Newspaper Page Text
The model in the drawing would be pretty made in any one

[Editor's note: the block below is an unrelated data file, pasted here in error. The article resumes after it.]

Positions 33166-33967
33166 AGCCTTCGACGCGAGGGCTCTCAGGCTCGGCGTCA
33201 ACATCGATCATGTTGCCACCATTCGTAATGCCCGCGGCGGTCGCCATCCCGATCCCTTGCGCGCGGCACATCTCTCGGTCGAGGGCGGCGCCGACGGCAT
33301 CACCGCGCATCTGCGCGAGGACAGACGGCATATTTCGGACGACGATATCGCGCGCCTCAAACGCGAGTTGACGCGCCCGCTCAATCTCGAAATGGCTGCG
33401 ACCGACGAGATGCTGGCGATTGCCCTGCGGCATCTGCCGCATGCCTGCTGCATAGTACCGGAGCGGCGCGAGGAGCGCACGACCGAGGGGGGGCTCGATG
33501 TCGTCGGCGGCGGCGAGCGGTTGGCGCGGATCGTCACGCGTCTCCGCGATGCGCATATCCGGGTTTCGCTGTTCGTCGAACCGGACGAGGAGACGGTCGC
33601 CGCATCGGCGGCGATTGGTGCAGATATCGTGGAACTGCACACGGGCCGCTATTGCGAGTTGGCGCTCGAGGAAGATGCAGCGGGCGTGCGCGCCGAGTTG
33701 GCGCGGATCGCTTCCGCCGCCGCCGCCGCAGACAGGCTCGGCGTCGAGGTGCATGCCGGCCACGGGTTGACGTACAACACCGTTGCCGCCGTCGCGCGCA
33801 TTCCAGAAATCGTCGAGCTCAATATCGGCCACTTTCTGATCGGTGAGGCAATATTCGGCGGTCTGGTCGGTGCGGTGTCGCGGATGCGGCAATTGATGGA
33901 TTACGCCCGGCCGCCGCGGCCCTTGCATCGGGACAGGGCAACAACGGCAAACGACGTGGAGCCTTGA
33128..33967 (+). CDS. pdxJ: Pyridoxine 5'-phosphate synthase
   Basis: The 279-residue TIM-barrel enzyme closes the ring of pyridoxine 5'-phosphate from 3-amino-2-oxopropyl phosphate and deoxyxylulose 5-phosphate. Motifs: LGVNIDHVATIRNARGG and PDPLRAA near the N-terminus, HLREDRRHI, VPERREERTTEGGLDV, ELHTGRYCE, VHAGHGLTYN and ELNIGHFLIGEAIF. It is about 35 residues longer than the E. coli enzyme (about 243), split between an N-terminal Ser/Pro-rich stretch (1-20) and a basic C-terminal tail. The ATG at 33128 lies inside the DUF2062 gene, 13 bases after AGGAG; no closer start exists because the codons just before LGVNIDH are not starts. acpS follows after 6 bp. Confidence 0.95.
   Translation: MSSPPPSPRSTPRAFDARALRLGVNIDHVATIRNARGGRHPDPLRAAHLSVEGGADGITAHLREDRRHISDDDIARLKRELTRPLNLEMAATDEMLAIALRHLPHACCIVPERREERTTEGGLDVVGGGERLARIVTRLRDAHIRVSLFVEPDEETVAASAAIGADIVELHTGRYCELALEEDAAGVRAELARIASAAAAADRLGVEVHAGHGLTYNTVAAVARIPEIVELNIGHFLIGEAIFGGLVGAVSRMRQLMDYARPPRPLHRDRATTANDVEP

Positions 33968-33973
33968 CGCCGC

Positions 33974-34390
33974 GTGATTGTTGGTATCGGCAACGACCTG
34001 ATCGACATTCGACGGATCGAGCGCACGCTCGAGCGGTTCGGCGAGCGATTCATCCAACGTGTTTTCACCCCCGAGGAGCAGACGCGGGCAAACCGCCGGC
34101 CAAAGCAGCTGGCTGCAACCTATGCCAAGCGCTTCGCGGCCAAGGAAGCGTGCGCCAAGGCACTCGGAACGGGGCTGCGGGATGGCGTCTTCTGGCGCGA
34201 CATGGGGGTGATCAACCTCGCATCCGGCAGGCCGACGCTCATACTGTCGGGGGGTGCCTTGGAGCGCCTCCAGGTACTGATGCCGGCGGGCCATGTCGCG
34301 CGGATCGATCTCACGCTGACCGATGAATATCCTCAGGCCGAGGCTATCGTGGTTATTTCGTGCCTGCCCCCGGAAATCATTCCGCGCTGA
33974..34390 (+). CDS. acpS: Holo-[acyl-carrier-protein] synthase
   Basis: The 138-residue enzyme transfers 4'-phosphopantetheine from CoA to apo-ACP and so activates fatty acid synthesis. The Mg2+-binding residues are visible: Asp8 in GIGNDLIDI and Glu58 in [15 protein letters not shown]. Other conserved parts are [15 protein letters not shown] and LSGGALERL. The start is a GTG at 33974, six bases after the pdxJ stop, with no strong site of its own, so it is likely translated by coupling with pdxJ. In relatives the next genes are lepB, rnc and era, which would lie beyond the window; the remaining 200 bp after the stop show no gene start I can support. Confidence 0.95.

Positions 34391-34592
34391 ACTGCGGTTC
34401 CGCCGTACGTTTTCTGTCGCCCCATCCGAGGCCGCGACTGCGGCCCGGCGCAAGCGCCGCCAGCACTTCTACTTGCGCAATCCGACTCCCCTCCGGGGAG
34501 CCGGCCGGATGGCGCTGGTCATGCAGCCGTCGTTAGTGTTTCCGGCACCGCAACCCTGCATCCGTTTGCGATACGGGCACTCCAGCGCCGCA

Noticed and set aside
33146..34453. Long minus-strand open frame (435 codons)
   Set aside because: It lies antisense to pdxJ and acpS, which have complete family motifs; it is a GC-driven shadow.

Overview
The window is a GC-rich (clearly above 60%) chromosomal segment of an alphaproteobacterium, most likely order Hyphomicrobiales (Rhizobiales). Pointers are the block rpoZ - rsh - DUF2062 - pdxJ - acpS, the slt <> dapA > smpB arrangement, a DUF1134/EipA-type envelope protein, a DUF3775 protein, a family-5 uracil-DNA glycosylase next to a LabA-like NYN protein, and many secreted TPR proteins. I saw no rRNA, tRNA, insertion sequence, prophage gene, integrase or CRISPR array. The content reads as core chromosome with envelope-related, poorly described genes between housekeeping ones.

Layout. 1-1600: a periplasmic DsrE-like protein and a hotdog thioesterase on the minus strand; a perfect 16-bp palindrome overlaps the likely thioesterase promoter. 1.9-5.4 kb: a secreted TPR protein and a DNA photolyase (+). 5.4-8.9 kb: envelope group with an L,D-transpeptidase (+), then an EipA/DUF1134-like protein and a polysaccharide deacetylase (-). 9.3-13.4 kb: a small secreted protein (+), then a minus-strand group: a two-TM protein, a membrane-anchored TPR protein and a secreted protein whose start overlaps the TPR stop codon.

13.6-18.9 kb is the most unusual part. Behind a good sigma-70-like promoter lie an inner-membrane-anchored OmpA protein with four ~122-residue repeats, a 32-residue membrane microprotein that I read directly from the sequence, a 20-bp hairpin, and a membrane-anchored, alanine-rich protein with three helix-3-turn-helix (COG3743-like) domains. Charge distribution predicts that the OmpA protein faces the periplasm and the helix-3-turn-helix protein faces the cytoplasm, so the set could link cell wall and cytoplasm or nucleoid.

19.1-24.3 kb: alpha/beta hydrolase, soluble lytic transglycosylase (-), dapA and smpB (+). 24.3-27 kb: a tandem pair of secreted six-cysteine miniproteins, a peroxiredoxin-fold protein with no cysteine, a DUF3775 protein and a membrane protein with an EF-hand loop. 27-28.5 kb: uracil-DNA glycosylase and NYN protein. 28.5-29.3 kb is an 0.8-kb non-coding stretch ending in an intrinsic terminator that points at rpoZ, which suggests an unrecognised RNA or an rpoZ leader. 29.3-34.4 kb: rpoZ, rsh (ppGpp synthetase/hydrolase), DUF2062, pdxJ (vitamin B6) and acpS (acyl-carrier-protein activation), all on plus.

of many vastly different materials. For a simple morning frock of gingham or similar material it would he charming and equally so if developed in more suitable material for afternoon wear. The surplice kimono bodice displays a slight fullness, which is gathered into two triangular pieces on the front, which may be made of lace or embroidery, as desired. This also trims the shield at the neck, the sleeves and the skirt. Turn where you may. and the tendency for embroideries is exhibited on every aide In the shape of entire costumes of Swiss lawn voile, marquisette, batiste, etc . Insertion, edaing. all-over and motifs for trimming, narrower and smaller de signs for children, etc. Simple and yet dressy Is the combina tion of natural-colored pongee and Per sian silk. I.ittle crochet flowers, butterflies and disks are now added to fabric. They are of wool in some of the newest creations, and are embellished by handwork in out Many little plisses. jabots and frills! line stitches for the stems. This decora show touches of bla^k velvet in the form 11ion is particularly effective on sashes of tiny buttons land girdles of dark velvet. ? B. RICH'S SONS ft Friday Bargains ^ Rich's Shoes. 250 pairs women's tan ties and pumps, 75 pairs women's white ties and pumps, All of them arc Riclis footwear ? all high grade and desirably fashionable. They re several broken-size lines which wc deem it good policy to close out. Although broken sizes, there are all sizes in the assortment. but most of them are narrow width. B. Rich's Sons, Ten-One F Street, Corner Tenth 'i-x-x-x-x-x-:* <k~x^~x**?x~x~x* HouseiMrnlshi rags for | UMMER HOME l t z HOSE preparing vjmmer homes for occu pancy can depend upon this store to furnish everything needed in the line of Housewares. \\ c have assembled complete assort ments of those wares best suited for use in the country and at the seashore, including many bar gain values. Inexpensive China, (ilass, Silver, etc., in great variety?strong and serviceable, vet suffi ciently attractive to meet every requirement of the outing season. J^^Purchases packed free of charge and ship ped to nearby states, transportation charges prepaid on reasonable amounts. If you have breakable wares of any description which you desire properly pa?'kcd for shipment secure the serv ices of our expert packers. The rates are very rea sonable Dnilnn <& Martin Co, Pottery. Porcelain, China. Glass, Silver, Etc., 1215 F St. and 1214-18 Q St. ?X^X^X-X-X~X* v*Xr?X~X~X~X~> *X~X~X*v*X~Xrvv v Modes of the Moment A vogue that has come into great popu larity is the short separate train to din ner, fiance and even afternoon gowns. s? arranged that It can. if required, be car ried over the arm. Frequently in the case of a dance dress this train will he of some diaphanous material, really scarcely more than a sash end, but <m# distinctly trailing The advent of the de tached train and its attendant manipula tions is of far "greater import than e^ en its designers conjectured It combines th? essentials of grace and comfort, an alliance not always to be met with in so strikingly smart a mode. To run from the sublime to the severely practical, the early presence of many dainty little tub frocks engenders the re flection of how popular are the washing materials of the moment. Following the success of cambric, plain and striped ginghams. < omes a washing Japanese crepe a charming material, in a very long choice of delightful colors Akin to everything else at the moment, the sim pler the tub frook the more aUtirlnj* it is. Perfectly delicious and extraordinarily telling touches are imparted, perhaps, by two large, self-colored buttons and some quaint buckle at the waist in front One model was fashioned of the above men tlone^i crepe in a sweet pansy shade of mauve, and was ornamented in a d:agonal line from the right shoulder to the hem of the skirt at the left side, with de tached groups of small, self-colored but tons and mock loops, the throat finishing, as do so many of these dresses, with a collar of broderie Anglalse. In this particular instance the collar took a square shape and was caught down in front with two little straps of black rihhon velvet. Black patent leather belts also figure conspicuously in connec tion with ihese washing frocks when the waist is any way placed at a belt-wear ing level; otherwise a heavy piping is used, or the favorite black velvet with broad, flat bow in front A contrasting torn h of this description that can be easily removed when the gown requires to be passed through the laundress' hands is reasonable enough, but there is an entirely incongruous note struck by the introduction of satin pipings and the like in the so-called tub frock, the latter at once losing its "raison d etre" under such treatment. Apropos of cool summer possessions, many alluring and dainty fancies are be ing worked out in linen and in coat and skirt style. Finely braided in self tones, the coats either rather long and clearly defining the figure or hip length and cut much stralghter, the linen suit is pre pared to take its place as before. A rose colored linen suit is so chic, made very simple, with a little coat that fastens close up to the neck, beneath a dainty lingerie collar, the fronts from there falling apart. Or a white linen is rendered of quite particular cachet by a collar of rose-colored linen and small round rose-colored buttons, like little cherries. The Color Scheme. It is all very well to talk about color a? the keynote of a successful appearance, but the large majority of women are not going to dress themselves In any shade no matter how becoming it may be?If It isn't listed high among fashion's favorites for the season. Unfortunately for the average woman she underestimates the value of color in costuming and almost invariably prefers to follow general styles rather than adapt them to her own Indi vidual beauty. She may not be aware of this fact, but a dav spent with almost any feminine shopper y ill re\ eal the truth of this state ment. The salesgirl's seductive "This is the latest thing, madame." will do more toward deciding her in favor of an arti cle than any amount of assurance that the prospective purchase is becoming. It is well, then, to consider color from fashion's standpoint What are the shades which the fickle dame has stamped with her seal of approval? They are first and foremost black and white combined in any and every way?the very smartest fad of the season?emerald green. Quaker gray, chantecler red and royal purple. These are the shades which are to be most popular during the coming months. All are appropriate to the summer sea sou with the exception of red. Red Is color which should retire into seclusion on the 1st of June and not ap pear again until the 1st of October. Dur ing the intervening months the climate does all In Its power to make us sizzle, and when on? is in such an uncomforta ble condition the sight of this warm, glowing tint is obnoxious to the eye And yet red is seen to a large extent during the warm months. With the advent of the summer season the brilliant hued parasol comes into its own and seems to find admirers In spite of the fact that a red sunshade casts a most unbecoming glow on the fact it protects. No women can look cool in the midst of heat when carrying a red parasol. On the beach or in the mountains a parasol of this shade might be excusable, but in the city, where the thermometer is breaking rec ords. it is an impossibility from a color ful point of view. No matter how fash ionable chantecler red Is said to be. the girl who is wise will not include it in her summer wardrobe. If she looks witli favor upon green she must do so only after carefullv considering her complexion. Even if a girl is a blonde with the palest gold hair and eyes of the deepest blue, she still cannot wear green if her skin is sallow or dark Green is a color which must he regarded first, last and all the time In its relation to the complexion. If a brown-haired girl has n fair skin she can wear this shade with impunity, even though the rest of her coloring may not correspond with the greenish tones. Therv Is no shade among the fashion able colors of the vcar which so becomes the woman with a dull complexion as that tinge of gray called "Quaker's grav." It is soft, conceals instead of reveals the defects of her skin, and when gowned in it she is sure to look her very best. It is a color to be avoided, however, by blondes, as their general coloring i* not sufficiently strong to carry off so in definite a shade On the other hand, purple, the coronation color, is one of the most becoming tones a golden-haired girl can wear It Is particularly effective in the summer because it looks cool. Tlie most fashionable effect of the sea son. the combination of black and white, can be utilized effectively by both blonde and brunette, as It is a combination which lends itself to many variations Fashion Notes. The practical a,? well as pretty rajah and pongee frocks of last summer have given awav almost entirely to foulard, mescaline, crepe and the more clinging silks. Even the necessary summer suit has hearkened to the cry for supple ma terials, and in place of the rajah coat and skirt we have glistening suits of sat in ranging all the way from heavy du chesse to the flimsiest of dull-finished crepes. ' One-piece frocks are delightfully simple both in line and adornment Plain foun THE PROPER WAY TO SHAMPOO! In speaking of the careless way in which most women care for their hair. Mrs. Mac Martyn, the noted au thority, writes as follows in the Los Angeles News: "The increasing bald ness of women with accompanying scalp troubles is becoming alarming. Short, thin, dull, faded, brittle, falling, streaky hair is very common. Few seem to realize that these troubles arc often caused by the alkali in the soap used for shampooing. It is too strong for the hair and eats the very life out of it. "The only safe, reliable shampoo I know of is perhaps the least expen sive. It is made by dissolving a tea spoonful of canthrox in a cup of hot water No other shampoo lathers so well, cleanses so thoroughly or will remove dirt and dandruff as satisfac torily It is the finest thing I have ever found for making the hair soft, fluffy and lustrous. If women would use thi^ splendid shampoo exclusively, we would hear leas of hair and scalp truublea." ? Easy on the woman and easy on the clothes. That's why progressive women are washing their clothes with Fels-Naptha in cool or lukewarm water, in summer or winter. It's easy on the woman, because it does away with fires for heating water, makes hard rubbing un necessary and takes less than half the time of the old way of washing. It's easy on the clothes, because there is no boiling to make the clothes tender, and no hard rubbing to wear them into holes before their time. Save yourself; save your clothes?use Fels-Naptha. Costs little money for a big cake, and lasts longer than ordinary soaps. In using it follow directions printed on the red and green wrapper. Araty Drodge on Teaching 'Rith metis. Teacher (in arithmetic class)?"Now, Mary, if your mother spent two hours boiling the clothes, three hours in rubbing them, and an hour to hang them out, how many hours would that be altogether?" Little. Mary?"Yes, but my mama doesn't boil the clothes. She washes them with Fels-Naptha in cool or lukewarm water, and she doesn't have to rub them hard, either." Aitty Drudge?"You'd better make the time shorter, Mistress Schoolteacher, when you give an addition question like that to a little girl whose mother knows the advantage of washing with Fels-Naptha.1* "If I conld rot# 'Tin plain to not* The good of all I'd won promote,'1 Smacking-good Full-grown sound red-ripe South Jersey tomatoes, only a few hours off the vines; and fairlv fragrant with all their fresh spicy natural flavor? that's what you get in m TOMATO Soup With this perfect fruit delicately seasoned and skilfully blended with the choicest materials that money can buy, how could the result be anything else but smooth and rich and delicious? Taste it. Then you'll know. 21 kinds 10c a can Just add hot water, bring to a boil, and serve. Joseph Campbell Company Camd?n N 3 Look for the red-and-white label datlons. with all rranner of charming child collars and tuffr In plaid*, dots and stripes that harmonize or contrast with the plain materials, are used extensively. Thus one sees a plain satin foulard em pire gown, straight from shoulder to hem. with a heavy cord wound around and knotted at the side to Rive the wai"t line. A collar of silk In Scotch plaid ef fect, deeply pointed at the hack, and flat turnback cuffR edging peasant sleeve? are the only adornment. Such a frock in not only striking, hut it Is beautifully youthful, a point never overlooked by the woman wise In the ways of her kind. Tans and ecrus seem to have taken a prominent position on the counters given over to semmer materials. They are ex tremely becoming to certain types of women who cannot wear white advan tageously, and there Is a richness about them that catches the artistic eye. Tan and ecru are never harsh. They blend softly with the more daring shades, which, when combined with white, are apt to look blatant, even loud. An inex pensive white lace dipped Into coffee to color ecru will often double Its value so far as looks are ?.?oncerned. and butter colored nets and all-overs will succeed where white would 100k cheap and ob vioua. Parisian society has set a fashion which reverses the usual style of even ing gown and neck jewelry. The gown Is cut low at the back, an . an attractive necklace pendant and other jewelry is worn between the hollow of the shoul ders. Kvening frocks for young girls are of light summer silks, lawn, organdy. Swiss, etc., with val. lace and often a touch of velvet, especially of king's blue. Cop enhagen blue, coral pink or cerise for girls are certainly flaunting bright colors. Evening slippers are delightfully pretty in satin or silver cloth, covered with black Chantilly lace and decorated with paste buckles. These shoes have high red heels, such as were worn by the beaux and belles In the reign of L/OUls XIV. The woman who affects black will be charmed by the gauze fan in strawberry design Leaves and berries are of thin black silk, appliqued on the ffauz* and outlined by black . Jewels. The fan is translucent, and is charming with a th'n bllck evening dress Plain parasols are shown with a heavy flat cording inverted in the edge of each gore. &nqfyer&0cr e 409-417 SeventhSt. J his Completely Ftsraislied The above- illustration shows how economic ally. yet tastefully, your home can bp furnished at this store. This cut is taken from an actual pho tograph of the pieies advertised. This furnished bedroom consists of a heavy eontfcnuous-post white iron bed. like- the one shown, in any sizp desired, complete with woven wire springs, good husk mattress, pair of feather pillows: solid oak dresser with four drawers and wood trimmings, attractive oak washstand. solid oak bedroom table, cane-seat oak chair, cane-seat oak bedroom rocker and two bedroom pictures. Biscoint on Accounts Cosei ii 30 Bays :: ?? :: :: :: :: ?? ?? :: 1 :: Insist On Chicken: TlhSs Seal O MILK.FED :: ? ? :: :: ?? | ?? :: :: ?if you desire to solve the poultry problem to your com plete satisfaction. Every day more housewives are learn ing that the one SURE WAY to get clean, tender, fresh killed poultry is to order Golden & Company's Milk-Fed Chickens. After trying the first MILK-FED CHICKEN your one regret will be that you have been serving the ordinary kind. Order MILK-FED CHICKENS for tomorrow's dinner, and be sure to look for the METAL SEAL clamped to the legs. Sold and Recommended by Leading Dealers. GOLDEN & COMPANY, Wholesalers Only, 9.22-928 Louisiana Avenue. fx ?? :: :: 1 :: :: :: ? 1 ? ? B B :: ?X"X~X-X~X->M~> 'H-H-X- W-X-X-zv f y t it Ix * i V y y y 9 ? I T y y y y y ? t ? ? y y ? t y y y y ? ? y 1 ? y v t ? v f y y y f y ? ? t U n wag* m m&ar /swv ?r TUT > @<G>AP. ^2# <& SYSfFD ?TRg?Y&%MM Don't let the lack of cash stand in the way of your getting what you want. Our credit department will be pleased to accommodate you Three Big Bed Specials W ith clearance in view, we are making .some deep cuts in the staple Bed lines. You will find the prices considerably lower than Beds of this class are sold for usually, I?ui clear ance under our business system becomes imperative. These reductions are the means to an end. White Enamel Iron Beds?single or double size, strong ?n?i sub stantial. REDUCED $ jj *80 TO 11 White Enamel Iron Beds?continuous poets and elliptical fillers. ^ BEDUCED .53-25 Refrigerators. Any one of the four mod els of Refrigerators made bv the Alaska Refrigerator Co. will give you unlimited satisfaction. W e sell them because they are the best Refrigerator that we can find. We arc selling them verv low now because we are seeking clearance of all lines. The "Star," the "Sitka,"' the "Alaska" and the "Ma jestic" are designed for fam ilv use in the various sizes necessary for the house and the apartment. %-s? to s138. X^X-X-X-X'X4 ?XKK-X-S-X^-X* < w Knst on I I r??n Bed.?h<avy continu ous posts .in<1 Till* of artistic RED n'lJD $(5-00 TO ^ Straw Mattings. Every yard of Straw Mat ting is being offered ?'** vl>c" cial prices. The price be comes remarkable when you consider thai thc>e arc the best grade of handmade China Mattings, fresh and new. imported direct 1>;. us. l.ach pattern i- an exclusive one. 25c grade reduced to... l8c 28c grarie reduced to...21c 32c grade rcduced to...24c 35c grade reduced to. ..28c 38c grade reduced to...30c 42c grade rcduced to...34c I I y y X I I X I I I 5: % % ? T Y ? y i 5: 1 2 FREE TAKE THIS ADVERTISEMENT WITH 1 CENT TO YOUR GROCER AND RECEIVE A 5 CENT CAKE OF PIONEER SCOURING SOAP The 5 c. cake of Quality Valuable Premium Coupon around every cake We wut ererr housewife to know the high grade quality of PIONEER SCOURING SOAP for Scouring and Polishing Kniw, Forks, Spoons, Kitchen Utensils, Crockery, Earthenware, Bath Tubs, Glass, China, Chim ney#, Marble, Woodwork. Br?. Cooper. Floor*, Walls. Tables. Toilet Ware. etc. WMhington. D. Star. June 22 GROCERS. TAKE NOTICE?Wbea presenting the cake of Pioneer Scouring Soap to your customers, tear off the (front label with the name, "Pioneer" on it The label must be returned with this coupon to your Job ber or direct to us, and will be redeemed for 4e. Domestic Soap Mfg. Co., 113-119 Sixth Street, Long Island City, N. Y.